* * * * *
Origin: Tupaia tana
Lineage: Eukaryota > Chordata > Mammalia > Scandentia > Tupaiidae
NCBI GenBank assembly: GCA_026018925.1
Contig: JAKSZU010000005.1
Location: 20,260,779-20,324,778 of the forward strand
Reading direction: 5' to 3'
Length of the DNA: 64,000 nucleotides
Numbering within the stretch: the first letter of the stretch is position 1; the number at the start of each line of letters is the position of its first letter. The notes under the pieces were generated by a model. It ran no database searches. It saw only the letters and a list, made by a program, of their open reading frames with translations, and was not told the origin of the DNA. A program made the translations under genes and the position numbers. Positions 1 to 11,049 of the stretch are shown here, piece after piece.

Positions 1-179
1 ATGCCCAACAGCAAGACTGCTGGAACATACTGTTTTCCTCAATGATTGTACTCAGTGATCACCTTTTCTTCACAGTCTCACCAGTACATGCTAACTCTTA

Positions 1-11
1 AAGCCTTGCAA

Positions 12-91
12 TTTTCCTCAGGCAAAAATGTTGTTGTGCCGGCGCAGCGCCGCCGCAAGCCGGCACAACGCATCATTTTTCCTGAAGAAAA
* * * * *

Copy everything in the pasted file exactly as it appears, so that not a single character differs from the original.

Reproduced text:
Origin: Tupaia tana
Lineage: Eukaryota > Chordata > Mammalia > Scandentia > Tupaiidae
NCBI GenBank assembly: GCA_026018925.1
Contig: JAKSZU010000005.1
Location: 20,260,779-20,324,778 of the forward strand
Reading direction: 5' to 3'
Length of the DNA: 64,000 nucleotides
Numbering within the stretch: the first letter of the stretch is position 1; the number at the start of each line of letters is the position of its first letter. The notes under the pieces were generated by a model. It ran no database searches. It saw only the letters and a list, made by a program, of their open reading frames with translations, and was not told the origin of the DNA. A program made the translations under genes and the position numbers. Positions 1 to 11,049 of the stretch are shown here, piece after piece.

Positions 1-179
1 ATGCCCAACAGCAAGACTGCTGGAACATACTGTTTTCCTCAATGATTGTACTCAGTGATCACCTTTTCTTCACAGTCTCACCAGTACATGCTAACTCTTA

Positions 1-11
1 AAGCCTTGCAA

Positions 12-91
12 TTTTCCTCAGGCAAAAATGTTGTTGTGCCGGCGCAGCGCCGCCGCAAGCCGGCACAACGCATCATTTTTCCTGAAGAAAA